The harmonised elections are gone but not dead. The results or its ghosts will bring a backlash against immediate economic recovery and because of the unattractiveness of the so-called victorious model — the new epoch will definitely pay a price for the sleazy three decades and the treacherous victory. That politicians will always be politicians pre-or post general elections has been amply demonstrated since time immemorial. At a time the country is poised to head back to the dreaded former dark days, there is need for economic policy renewal and recovery.
REPORT BY TONDERAYI MATONHO
At a more tactical level, the policies proposed by the two major contending parties, Zanu PF and the MDC-T, provide pointers to the much-needed renewal and recovery, particularly the latter, despite its loss. It is a matter of making tough choices between the good, the better and the best. The proposals might look elusive but they are critical.
Caught between a collapsed central government and a moribund economy, Zimbabwe suffers above all from a lack of political leaders capable of pulling together a viable and vibrant country and holding together the disparate forces which now threaten to fragment the country. At the moment, given the outcome of the elections, there is little sign of anyone capable of keeping this ship afloat. There is a lot of unfinished business.
There is no running away from the simple truth that Zimbabweans are conscious of the problems or challenges bedevilling the country. A simple survey will reveal that the people, despite their diverse political perceptions and deep-seated party ideological positions, have a social fabric that binds them together — a consensus and the need to move the country forward. Living is association or conflict and this takes many forms from the smallest-scale relationship of, for instance, two or more infants at play in the home or outside to the largest-scale spread of culture over vast areas of the country through trade, conquest or both.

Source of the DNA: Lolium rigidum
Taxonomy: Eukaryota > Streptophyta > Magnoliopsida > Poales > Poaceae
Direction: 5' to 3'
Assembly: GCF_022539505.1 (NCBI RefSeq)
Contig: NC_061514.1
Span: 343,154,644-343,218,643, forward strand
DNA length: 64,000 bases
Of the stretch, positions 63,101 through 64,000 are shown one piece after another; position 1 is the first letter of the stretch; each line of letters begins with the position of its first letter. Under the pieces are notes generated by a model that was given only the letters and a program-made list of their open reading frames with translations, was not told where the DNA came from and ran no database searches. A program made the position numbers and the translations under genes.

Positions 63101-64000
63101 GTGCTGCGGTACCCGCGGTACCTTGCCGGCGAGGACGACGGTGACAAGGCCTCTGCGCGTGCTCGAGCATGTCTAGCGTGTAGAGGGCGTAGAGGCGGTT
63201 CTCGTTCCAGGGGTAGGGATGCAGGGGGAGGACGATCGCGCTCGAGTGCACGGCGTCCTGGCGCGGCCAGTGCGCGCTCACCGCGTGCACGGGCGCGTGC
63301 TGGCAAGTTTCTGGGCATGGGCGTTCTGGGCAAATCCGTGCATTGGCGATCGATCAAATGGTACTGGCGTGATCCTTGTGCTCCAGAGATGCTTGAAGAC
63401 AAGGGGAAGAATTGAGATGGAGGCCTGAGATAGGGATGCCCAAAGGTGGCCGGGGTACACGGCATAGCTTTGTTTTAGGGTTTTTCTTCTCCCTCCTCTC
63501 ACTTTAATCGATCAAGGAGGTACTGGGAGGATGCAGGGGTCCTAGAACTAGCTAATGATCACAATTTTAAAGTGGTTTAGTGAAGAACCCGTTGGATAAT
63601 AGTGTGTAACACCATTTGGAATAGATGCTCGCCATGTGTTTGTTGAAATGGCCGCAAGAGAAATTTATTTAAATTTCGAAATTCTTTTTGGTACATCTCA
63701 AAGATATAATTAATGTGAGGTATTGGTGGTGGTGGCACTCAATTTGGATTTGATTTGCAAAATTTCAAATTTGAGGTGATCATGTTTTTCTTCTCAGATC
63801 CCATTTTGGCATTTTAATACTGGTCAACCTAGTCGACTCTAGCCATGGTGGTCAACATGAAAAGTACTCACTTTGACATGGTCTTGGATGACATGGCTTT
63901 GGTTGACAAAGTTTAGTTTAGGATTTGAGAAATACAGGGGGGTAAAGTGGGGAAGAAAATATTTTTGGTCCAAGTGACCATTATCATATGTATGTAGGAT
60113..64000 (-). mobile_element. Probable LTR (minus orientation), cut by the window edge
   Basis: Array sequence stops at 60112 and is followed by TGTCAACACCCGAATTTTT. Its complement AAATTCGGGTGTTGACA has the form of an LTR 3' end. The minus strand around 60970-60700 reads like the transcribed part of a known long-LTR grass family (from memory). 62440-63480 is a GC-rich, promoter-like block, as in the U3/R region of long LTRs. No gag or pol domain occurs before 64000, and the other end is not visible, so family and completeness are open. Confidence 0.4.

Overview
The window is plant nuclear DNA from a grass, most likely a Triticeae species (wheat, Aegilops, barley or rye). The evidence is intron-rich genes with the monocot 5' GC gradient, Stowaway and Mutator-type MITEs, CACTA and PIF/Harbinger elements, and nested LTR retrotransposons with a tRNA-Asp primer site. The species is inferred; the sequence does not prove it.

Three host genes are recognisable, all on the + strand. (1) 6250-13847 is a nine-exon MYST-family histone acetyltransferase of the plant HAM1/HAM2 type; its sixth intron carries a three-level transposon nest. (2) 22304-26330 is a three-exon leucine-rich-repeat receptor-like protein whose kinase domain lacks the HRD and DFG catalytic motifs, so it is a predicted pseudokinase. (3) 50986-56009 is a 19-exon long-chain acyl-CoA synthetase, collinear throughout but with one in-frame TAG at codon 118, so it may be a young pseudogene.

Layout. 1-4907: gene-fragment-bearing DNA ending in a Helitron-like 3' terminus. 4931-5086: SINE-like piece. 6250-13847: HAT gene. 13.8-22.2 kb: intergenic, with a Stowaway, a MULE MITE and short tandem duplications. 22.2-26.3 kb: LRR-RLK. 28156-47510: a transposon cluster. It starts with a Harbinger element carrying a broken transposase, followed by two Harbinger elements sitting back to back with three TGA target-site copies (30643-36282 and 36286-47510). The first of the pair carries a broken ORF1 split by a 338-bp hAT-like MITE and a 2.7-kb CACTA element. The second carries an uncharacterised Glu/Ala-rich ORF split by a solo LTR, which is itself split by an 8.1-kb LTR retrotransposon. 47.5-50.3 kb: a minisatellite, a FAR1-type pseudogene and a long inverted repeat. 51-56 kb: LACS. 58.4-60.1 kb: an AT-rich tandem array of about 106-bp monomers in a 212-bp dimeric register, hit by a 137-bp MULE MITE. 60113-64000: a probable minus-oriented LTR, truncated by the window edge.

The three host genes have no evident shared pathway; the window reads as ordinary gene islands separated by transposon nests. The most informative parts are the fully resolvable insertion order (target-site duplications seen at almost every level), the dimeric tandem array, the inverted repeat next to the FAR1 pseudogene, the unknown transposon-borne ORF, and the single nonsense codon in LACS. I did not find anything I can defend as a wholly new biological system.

All these forms are obviously interconnected in many ways, both within total societies like Zimbabwe and beyond. It is the task of social and political analysts to establish knowledge about all these kinds of interdependency among associational and contradictional forms that have existed in the past and still existing. Zimbabwe finds itself at the cross-roads but desperately needs to move forward as a nation.
Societies and communities display both consensus and conflict, others more relative consensus, some more conflict. Notably, the latter has largely characterised pre-and post election Zimbabwe. We have yet to see institutions within our society resting upon consensus more than others do.
Zimbabwe is a gem of a country which has to occupy a place of honour in the Africa region and on the international scene, though it is a small country by progressive world political standards and a conservative society in which the upper and the middle class play a dominant role. It would not be far-fetched to say that it has diverse forms of an equilibrium of classes. The country has been under a record 33 years of one-party rule but it would be forthright to consider the continued one-party rule as a cyclical phenomenon. It is an aberration of the last three decades. There is need to revisit the social contract upended between the state and the people since political party governance began. It is high time we should develop a special kind of imagination that allows us to examine our lives in a new way and how we are governed. The belief in the possibility and need for a rational re-ordering of our society should remain critical undercurrent in post-election Zimbabwe.
Monkeys and baboons do not ponder why some should be leaders and others followers. Yet, humans do wonder and worry about the conditions and meanings of their lives. In fact, even pondering why some should be leaders forever even within their own families without the father delegating or passing on the baton of fatherhood to the most deserving senior child. This is the basis of the family unit.
One of the most ancient of human institutions is the family and another is the government whose only legitimate purpose is to promote human happiness through moral enterprise. Throughout the ages, many bonds binding families together have been broken and destroyed by the most immoral of governments. Again, people as citizens are bound to these two units through social contracts.
It is true that governments are a necessary evil with powers which ought to be limited to the enforcement of natural rights and implementation of basic reforms to bring about complete human happiness. Any incoming government this time around should take heed at a time where there is small comfort for the millions who live in the lost world of black economic desperation and despair. Or is it still a game of chess, and who are the pawns? Our leaders should be God-fearing.